April 2011′s earthquake and tsunami that hit Japan rocked its industry, devastated the mainland, and disrupted production all over the world until late fall.
What’s interesting to see, reading between the numbers, is just how much of an impact the earthquake had. Japan’s three biggest automakers—Toyota, Honda, and Nissan—shot back into relevance versus last year’s figures, posting amazing gains in the car market. Toyota’s sales were up 60.3 percent, Honda’s were up 48 percent, and Nissan saw a 28.2-percent gain. That last point should have been expected, as Nissan has the least reliance on Japanese supplies of any of the three automakers.
Mazda, Mitsubishi, and Suzuki weren’t as fortunate for various reasons. We’ll get into that here in just a little bit.
- The Honda CR-V set its sixth monthly sales record in a row, compiling 23,282 deliveries.
- Somehow, the well-aged Honda Accord found 28,924 homes, right as an all-new model launches in the fall. We’re going to assume Honda has some darn good deals right now to clear inventory.
- The Honda Odyssey is even pulling some serious weight, up more than 50 percent from last year.
- Acura sales were their best since 2007, but they were led by the TL and softened, refined, all-new RDX crossover, which nearly tripled last June’s numbers.
- Its CR-Z and Insight models both lost ground, despite the fact that Toyota’s Prius hybrid line saw what can best be described as humongous gains.
- There’s still no love for the awkward Acura ZDX, which found just 63 new homes last month. And we’re assuming that’s only because S.H.I.E.L.D. drove them.
- Not to be outdone, the Acura RL mustered just 32 sales. The redesigned model cannot come soon enough.
- The CX-5 compact crossover led the brand’s soft-roaders with 4,551 sold.
- Summer’s winding up, and it shows. The Miata brought in 659 buyers, which trailed even the Subaru BRZ in the cheap niche sports car race.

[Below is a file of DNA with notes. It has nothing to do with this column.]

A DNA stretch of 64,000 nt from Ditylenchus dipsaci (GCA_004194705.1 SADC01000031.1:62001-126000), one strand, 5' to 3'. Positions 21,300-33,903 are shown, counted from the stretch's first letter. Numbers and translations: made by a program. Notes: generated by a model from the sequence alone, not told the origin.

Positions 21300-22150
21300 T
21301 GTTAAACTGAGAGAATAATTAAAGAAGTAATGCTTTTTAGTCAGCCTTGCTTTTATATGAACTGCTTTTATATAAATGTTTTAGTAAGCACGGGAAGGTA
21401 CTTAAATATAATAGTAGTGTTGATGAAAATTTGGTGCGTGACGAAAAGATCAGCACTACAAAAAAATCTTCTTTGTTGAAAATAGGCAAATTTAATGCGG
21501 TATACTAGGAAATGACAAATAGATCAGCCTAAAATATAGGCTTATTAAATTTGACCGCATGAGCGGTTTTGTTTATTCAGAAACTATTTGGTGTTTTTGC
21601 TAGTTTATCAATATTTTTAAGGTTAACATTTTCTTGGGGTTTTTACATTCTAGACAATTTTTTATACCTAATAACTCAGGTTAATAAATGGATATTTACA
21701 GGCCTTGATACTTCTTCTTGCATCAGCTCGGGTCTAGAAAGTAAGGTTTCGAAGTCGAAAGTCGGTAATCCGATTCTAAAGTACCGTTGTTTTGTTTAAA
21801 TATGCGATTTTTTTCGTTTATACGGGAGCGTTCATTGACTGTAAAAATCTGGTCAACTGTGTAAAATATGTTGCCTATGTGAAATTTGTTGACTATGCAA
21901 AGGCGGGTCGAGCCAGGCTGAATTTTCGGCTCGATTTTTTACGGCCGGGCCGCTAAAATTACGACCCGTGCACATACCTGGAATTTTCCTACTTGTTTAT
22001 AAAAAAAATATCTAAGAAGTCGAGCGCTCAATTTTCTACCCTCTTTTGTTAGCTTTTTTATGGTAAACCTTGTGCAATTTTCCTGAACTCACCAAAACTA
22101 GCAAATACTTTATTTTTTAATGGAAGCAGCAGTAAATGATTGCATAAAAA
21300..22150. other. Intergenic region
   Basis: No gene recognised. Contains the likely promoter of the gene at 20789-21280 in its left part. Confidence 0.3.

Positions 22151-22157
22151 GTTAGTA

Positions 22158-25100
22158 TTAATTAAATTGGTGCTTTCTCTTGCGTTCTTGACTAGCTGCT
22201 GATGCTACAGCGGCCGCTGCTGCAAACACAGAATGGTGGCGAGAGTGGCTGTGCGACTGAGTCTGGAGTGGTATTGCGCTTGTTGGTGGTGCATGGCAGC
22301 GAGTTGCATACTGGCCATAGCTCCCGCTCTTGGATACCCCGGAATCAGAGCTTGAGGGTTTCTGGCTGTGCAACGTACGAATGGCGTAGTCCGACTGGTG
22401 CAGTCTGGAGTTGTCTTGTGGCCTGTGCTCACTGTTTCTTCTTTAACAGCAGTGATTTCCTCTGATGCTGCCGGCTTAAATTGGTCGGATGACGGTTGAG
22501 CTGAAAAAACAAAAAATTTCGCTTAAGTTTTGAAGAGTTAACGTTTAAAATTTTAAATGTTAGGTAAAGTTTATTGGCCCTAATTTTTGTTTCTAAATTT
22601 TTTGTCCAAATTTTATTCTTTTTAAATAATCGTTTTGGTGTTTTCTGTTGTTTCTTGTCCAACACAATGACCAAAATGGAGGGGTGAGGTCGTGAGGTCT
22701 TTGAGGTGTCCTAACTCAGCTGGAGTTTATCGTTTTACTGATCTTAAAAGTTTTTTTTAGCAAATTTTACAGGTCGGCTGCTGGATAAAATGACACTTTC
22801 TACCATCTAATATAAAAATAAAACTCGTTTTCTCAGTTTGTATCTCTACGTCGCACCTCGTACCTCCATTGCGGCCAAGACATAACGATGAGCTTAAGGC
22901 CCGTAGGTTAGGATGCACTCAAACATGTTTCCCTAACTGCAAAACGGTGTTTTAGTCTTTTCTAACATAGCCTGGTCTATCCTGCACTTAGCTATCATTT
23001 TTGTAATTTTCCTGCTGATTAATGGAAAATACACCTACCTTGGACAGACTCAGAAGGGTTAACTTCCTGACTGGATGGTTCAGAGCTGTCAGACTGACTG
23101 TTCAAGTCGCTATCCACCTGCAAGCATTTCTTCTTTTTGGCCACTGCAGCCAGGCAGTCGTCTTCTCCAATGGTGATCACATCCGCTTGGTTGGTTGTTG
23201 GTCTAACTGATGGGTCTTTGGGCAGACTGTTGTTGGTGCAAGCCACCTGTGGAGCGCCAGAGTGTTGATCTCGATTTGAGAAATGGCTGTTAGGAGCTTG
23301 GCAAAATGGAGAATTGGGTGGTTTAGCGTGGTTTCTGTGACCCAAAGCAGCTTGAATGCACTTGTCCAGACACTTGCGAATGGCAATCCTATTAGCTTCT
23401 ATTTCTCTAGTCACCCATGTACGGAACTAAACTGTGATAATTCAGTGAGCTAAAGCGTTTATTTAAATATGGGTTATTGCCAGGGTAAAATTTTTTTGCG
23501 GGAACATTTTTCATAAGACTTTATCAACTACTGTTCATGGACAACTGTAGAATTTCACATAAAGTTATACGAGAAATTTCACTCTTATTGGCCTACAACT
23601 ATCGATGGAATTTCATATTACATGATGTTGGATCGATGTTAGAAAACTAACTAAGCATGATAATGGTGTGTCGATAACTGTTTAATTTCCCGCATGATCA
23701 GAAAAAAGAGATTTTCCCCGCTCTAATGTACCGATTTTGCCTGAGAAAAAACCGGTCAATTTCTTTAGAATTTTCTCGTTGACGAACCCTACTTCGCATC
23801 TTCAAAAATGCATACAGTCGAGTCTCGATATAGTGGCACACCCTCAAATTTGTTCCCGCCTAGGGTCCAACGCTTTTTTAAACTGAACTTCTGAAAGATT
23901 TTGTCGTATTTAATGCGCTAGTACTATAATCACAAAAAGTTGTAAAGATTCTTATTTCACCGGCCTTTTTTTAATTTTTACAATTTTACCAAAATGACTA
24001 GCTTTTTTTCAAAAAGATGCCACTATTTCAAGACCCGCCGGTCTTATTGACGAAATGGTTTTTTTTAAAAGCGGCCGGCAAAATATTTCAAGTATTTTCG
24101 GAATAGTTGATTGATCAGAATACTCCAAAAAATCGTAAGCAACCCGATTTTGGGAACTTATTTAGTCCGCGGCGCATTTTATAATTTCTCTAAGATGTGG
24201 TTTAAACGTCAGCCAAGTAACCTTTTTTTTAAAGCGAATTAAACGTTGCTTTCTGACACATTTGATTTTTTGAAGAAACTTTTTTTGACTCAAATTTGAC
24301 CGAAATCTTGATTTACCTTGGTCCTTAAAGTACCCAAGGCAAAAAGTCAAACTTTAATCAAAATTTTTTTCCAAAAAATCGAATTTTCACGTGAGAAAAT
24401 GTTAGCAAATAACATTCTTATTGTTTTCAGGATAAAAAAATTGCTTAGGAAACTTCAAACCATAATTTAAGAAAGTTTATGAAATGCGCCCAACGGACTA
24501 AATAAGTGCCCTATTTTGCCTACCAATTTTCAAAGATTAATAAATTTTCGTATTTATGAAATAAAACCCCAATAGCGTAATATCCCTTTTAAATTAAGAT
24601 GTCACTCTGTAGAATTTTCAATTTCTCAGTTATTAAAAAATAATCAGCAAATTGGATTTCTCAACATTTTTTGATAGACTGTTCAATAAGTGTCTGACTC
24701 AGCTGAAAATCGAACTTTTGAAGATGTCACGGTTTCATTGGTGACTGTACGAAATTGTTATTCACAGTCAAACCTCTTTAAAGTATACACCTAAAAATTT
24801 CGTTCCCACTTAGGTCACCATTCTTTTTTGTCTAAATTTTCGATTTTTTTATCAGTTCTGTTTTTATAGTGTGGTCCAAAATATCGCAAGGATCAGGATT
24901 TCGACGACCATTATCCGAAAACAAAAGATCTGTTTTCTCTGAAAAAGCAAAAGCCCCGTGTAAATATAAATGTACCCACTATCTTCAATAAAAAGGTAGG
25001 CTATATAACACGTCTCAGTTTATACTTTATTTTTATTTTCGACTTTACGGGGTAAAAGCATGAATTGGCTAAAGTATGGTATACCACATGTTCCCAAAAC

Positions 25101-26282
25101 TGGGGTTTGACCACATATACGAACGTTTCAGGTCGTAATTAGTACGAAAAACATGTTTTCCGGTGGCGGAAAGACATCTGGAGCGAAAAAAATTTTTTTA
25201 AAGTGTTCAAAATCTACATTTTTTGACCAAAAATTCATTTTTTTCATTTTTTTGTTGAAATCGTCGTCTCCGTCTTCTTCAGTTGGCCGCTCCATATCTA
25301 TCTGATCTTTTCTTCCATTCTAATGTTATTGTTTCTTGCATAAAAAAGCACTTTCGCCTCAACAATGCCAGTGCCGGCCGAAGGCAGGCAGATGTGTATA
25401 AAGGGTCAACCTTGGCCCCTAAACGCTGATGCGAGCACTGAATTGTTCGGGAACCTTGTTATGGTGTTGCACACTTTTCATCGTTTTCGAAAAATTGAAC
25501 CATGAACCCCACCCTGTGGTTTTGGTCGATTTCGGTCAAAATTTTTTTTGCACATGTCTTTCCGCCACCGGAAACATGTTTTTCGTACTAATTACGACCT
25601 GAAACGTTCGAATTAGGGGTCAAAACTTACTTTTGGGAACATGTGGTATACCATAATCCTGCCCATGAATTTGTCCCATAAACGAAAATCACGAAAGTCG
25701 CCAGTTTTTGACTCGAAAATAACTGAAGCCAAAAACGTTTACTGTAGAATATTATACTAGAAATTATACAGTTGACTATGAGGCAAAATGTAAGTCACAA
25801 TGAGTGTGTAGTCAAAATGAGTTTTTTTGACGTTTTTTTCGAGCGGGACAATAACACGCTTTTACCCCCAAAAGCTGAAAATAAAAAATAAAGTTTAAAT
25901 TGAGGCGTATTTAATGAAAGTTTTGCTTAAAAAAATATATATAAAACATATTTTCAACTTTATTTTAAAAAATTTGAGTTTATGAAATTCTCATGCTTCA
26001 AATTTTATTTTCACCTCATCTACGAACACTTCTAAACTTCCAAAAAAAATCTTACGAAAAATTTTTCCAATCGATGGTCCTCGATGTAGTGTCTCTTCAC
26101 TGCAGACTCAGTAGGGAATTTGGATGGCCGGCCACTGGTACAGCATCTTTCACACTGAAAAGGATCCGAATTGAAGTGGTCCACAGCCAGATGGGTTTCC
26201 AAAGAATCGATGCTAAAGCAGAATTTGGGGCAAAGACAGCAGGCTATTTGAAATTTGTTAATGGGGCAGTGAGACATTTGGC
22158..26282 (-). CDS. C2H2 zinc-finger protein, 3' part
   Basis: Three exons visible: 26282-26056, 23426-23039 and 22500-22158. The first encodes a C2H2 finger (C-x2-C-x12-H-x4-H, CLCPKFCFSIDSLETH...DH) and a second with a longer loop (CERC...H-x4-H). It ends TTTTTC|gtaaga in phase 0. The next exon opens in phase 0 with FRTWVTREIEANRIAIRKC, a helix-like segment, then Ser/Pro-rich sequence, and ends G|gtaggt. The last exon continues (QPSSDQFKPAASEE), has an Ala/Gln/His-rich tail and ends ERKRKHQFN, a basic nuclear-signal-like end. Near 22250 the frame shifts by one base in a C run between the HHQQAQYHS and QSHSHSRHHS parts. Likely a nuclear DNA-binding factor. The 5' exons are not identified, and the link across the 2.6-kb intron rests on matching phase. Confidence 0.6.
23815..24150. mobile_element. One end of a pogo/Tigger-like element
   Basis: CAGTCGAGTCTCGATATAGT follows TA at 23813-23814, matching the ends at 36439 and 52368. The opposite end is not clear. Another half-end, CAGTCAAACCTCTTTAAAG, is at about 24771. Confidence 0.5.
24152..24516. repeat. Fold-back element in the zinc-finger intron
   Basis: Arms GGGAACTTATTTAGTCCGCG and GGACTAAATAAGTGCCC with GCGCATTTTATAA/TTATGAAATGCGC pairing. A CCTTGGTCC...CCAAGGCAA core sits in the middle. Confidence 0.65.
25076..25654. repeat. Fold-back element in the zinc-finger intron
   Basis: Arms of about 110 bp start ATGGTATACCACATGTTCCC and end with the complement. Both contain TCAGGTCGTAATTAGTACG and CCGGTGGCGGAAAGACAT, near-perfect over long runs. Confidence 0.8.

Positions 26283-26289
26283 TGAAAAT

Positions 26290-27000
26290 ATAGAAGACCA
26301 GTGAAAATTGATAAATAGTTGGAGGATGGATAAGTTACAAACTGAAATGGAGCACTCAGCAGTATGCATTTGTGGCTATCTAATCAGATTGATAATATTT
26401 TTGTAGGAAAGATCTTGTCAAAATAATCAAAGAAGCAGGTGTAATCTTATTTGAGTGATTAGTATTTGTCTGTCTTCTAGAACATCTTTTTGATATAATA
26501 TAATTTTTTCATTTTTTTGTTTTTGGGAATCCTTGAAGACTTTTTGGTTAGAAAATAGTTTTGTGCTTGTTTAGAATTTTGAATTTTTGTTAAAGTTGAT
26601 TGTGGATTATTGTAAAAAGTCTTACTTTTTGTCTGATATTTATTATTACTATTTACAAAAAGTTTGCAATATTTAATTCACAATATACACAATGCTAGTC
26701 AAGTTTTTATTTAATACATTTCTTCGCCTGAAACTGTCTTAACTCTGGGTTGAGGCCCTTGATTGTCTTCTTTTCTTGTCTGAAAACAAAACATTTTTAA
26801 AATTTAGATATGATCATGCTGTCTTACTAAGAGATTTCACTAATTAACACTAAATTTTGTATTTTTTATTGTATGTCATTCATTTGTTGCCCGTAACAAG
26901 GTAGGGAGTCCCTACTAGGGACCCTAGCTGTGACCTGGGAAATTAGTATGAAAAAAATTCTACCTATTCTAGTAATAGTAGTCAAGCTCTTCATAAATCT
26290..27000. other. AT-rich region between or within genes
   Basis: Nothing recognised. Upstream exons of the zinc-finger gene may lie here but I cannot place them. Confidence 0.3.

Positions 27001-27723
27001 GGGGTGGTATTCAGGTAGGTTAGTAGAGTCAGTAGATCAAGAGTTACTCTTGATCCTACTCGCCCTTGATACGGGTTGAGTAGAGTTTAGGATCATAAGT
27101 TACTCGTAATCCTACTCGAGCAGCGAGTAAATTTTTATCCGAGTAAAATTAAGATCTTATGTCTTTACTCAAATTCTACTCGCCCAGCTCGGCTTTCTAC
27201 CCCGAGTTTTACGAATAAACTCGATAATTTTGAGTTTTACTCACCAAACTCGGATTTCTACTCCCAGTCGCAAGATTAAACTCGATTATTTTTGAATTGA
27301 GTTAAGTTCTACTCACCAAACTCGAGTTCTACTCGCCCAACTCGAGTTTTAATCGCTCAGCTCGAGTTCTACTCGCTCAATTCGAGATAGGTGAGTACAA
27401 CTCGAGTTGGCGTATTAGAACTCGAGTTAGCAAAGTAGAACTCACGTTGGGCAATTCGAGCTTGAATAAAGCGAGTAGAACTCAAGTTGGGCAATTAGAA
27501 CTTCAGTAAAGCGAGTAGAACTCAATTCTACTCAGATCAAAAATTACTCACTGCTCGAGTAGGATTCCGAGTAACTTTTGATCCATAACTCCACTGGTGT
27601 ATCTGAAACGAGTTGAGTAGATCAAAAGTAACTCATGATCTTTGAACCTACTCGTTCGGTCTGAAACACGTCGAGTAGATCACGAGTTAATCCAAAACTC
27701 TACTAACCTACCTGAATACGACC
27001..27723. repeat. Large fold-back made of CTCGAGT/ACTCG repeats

- While being up just 3 percent isn’t too big a deal, the Mazda3 showed nearly 74 percent sold were SkyActiv models that could get up to 40 mpg.
- The Mazda6 midsize sedan keeps slipping into irrelevancy, posting sales figures of just 1,410.
- The Mazda2 subcompact is well off pace of segment leaders, too, with just 938 sold.
- We know it’s out of production, but we’re just posting Mazda selling one RX-8 last month because we’re a little sentimental. So long, rotary engines, until we meet again.
- People still buy the Mitsubishi Galant? Apparently. Sales were up 116 percent, 1,534 cars.
- The Outlander Sport crossover narrowly trailed the Galant with 1,461 sales.
- The Lancer compact sedan was off some 21 percent. Mitsubishi doesn’t separate its normal Lancer sales from the high-performance Lancer Evolution models.
- The automaker sold just 33 i-MiEVs last month. Total sales for the year are 333. It isn’t easy being green.
- Despite bemoaning the interior materials that come with the cheapest car in the U.S., it appears people have latched on to the Versa, good for a more than 100-percent gain from last June.
- The Nissan Juke also made massive strides in June, picking up more than 1,000 sales over last year, 3,101 total in June.